The three categories in the middle of the list are of concern to us in this chapter. Here, we’ll explore how to identify which DHTML features are supported by a given browser before we try to utilize those features in running our code.

There are basically two ways to working out whether the browser that’s being used supports a given feature. (Actually, there’s a third way to identify browser support. The DOM standards specify a document.implementation.hasFeature method that you can use to detect DOM support. It’s rarely used, though.) The first approach is to work out which browser is being used, then have a list within your code that states which browser supports which features. The second way is to test for the existence of a required feature directly. In the following discussion, we’ll see that classifying browsers by type isn’t as good as detecting features on a case-by-case basis.

Old-Fashioned Browser Sniffing

In the bad old days, before browser manufacturers standardized on the DOM, JavaScript developers relied on detection of the browser’s brand and version via a process known as browser sniffing. Each browser provides a window.navigator object, containing details about the browser, which can be checked from JavaScript. We can, for example, find the name of the browser (the "user agent string") as follows:

var browserName = navigator.userAgent;    
var isIE = browserName.match(/MSIE/); // find IE and look-alikes

Don’t do this any more! This technique, like many other relics from the Dark Ages of JavaScript coding (before the W3C DOM specifications appeared), should not be used. Browser sniffing is flaky and prone to error, and should be avoided like the black plague. Really: I’m not kidding here.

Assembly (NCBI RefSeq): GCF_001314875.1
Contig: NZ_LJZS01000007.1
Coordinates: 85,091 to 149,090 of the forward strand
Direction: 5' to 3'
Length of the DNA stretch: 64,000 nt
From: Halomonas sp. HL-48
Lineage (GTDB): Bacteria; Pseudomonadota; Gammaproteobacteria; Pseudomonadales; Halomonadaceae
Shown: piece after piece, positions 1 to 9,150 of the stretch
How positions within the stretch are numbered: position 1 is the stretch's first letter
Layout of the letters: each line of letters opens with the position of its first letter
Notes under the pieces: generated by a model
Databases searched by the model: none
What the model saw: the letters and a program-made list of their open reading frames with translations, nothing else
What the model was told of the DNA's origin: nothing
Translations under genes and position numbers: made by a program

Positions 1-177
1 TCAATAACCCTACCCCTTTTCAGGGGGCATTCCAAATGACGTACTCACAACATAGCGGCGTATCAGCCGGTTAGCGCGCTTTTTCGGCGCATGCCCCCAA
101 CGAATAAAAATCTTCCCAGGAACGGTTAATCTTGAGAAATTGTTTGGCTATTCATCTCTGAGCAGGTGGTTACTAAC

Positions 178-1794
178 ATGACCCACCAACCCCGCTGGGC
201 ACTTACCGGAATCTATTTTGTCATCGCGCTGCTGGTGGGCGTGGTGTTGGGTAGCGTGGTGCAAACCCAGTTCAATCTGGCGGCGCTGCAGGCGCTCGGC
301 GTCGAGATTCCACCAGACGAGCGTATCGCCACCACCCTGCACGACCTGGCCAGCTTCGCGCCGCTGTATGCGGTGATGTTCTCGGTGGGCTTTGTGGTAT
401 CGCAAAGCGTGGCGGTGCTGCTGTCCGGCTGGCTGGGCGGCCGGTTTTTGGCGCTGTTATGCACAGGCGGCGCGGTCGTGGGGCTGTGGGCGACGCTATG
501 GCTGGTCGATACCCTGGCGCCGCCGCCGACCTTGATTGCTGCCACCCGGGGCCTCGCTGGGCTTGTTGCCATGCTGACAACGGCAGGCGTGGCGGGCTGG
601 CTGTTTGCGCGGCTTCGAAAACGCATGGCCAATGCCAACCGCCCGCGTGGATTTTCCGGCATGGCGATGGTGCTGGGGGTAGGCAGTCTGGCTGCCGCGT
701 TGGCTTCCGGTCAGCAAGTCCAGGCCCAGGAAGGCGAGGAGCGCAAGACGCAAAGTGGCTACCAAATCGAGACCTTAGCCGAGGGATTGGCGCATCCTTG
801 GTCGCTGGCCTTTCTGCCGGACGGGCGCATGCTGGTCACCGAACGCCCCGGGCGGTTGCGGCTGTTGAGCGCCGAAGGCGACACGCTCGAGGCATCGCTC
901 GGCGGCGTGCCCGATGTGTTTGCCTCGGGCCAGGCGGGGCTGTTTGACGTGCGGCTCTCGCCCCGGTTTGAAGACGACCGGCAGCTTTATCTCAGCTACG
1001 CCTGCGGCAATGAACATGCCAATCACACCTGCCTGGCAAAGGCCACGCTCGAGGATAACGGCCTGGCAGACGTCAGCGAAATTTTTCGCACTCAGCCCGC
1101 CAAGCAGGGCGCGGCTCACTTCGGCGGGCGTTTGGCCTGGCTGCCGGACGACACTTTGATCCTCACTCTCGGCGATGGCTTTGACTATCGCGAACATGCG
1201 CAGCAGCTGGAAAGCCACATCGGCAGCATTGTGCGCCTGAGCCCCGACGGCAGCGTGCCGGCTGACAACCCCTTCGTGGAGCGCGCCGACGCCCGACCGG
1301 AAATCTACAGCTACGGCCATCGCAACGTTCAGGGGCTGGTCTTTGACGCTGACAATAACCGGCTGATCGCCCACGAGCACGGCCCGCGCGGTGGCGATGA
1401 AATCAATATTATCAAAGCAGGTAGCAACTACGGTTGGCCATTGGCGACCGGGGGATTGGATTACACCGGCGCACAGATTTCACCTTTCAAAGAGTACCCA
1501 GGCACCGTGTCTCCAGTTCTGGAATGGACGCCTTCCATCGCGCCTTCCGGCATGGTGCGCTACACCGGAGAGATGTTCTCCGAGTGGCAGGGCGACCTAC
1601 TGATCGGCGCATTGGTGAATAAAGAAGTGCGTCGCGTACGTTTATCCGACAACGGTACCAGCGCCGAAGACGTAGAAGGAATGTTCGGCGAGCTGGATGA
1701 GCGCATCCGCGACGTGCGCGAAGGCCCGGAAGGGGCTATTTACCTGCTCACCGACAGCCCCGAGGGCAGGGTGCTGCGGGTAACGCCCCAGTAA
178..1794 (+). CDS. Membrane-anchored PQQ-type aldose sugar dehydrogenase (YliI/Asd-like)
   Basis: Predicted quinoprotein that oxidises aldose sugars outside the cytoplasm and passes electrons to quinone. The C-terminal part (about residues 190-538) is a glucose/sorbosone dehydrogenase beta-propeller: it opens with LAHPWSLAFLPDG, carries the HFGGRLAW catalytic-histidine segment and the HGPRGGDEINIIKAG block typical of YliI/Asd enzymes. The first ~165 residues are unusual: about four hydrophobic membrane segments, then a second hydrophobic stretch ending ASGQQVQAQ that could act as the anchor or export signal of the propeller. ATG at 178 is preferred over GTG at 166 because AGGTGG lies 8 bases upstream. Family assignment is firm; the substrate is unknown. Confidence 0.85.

Why am I so unenthusiastic about browser sniffing? There are lots of reasons. Some browsers lie about, or attempt to disguise, their true details; some, such as Opera, can be configured to deliver a user agent string of the user’s choice. It’s pretty much impossible to stay up-to-date with every version of every browser, and it’s definitely impossible to know which features each version supported upon its release. Moreover, if your site is required to last for any reasonable period of time, new browser versions will be released after your site, and your browser-sniffing code will be unable to account for them. Browser sniffing – what little of it remains – should be confined to the dustbin of history. Put it in the "we didn’t know any better" category. There is a significantly better method available: feature sniffing.

Modern DOM Feature Sniffing

Instead of detecting the user’s browser, then working out for yourself whether it supports a given feature, simply ask the browser directly whether it supports the feature. For example, a high proportion of DHTML scripts use the DOM method getElementById. To work out whether a particular visitor’s browser supports this method, you can use:

if (document.getElementById) {    
 // and here you know it is supported    
}

If the if statement test passes, we know that the browser supports the feature in question. It is important to note that getElementById is not followed by brackets! We do not say:

if (document.getElementById()) 

If we include the brackets, we call the method getElementById. If we do not include the brackets, we're referring to the JavaScript Function object that underlies the method. This is a very important distinction. Including the brackets would mean that we were testing the return value of the method call, which we do not want to do. For a start, this would cause an error in a non-DOM browser, because we can't call the getElementById method there at all - it doesn't exist! When we test the Function object instead, we're assessing it for existence. Browsers that don't support the method will fail the test. Therefore, they will not run the code enclosed by the if statement; nor will they display an error.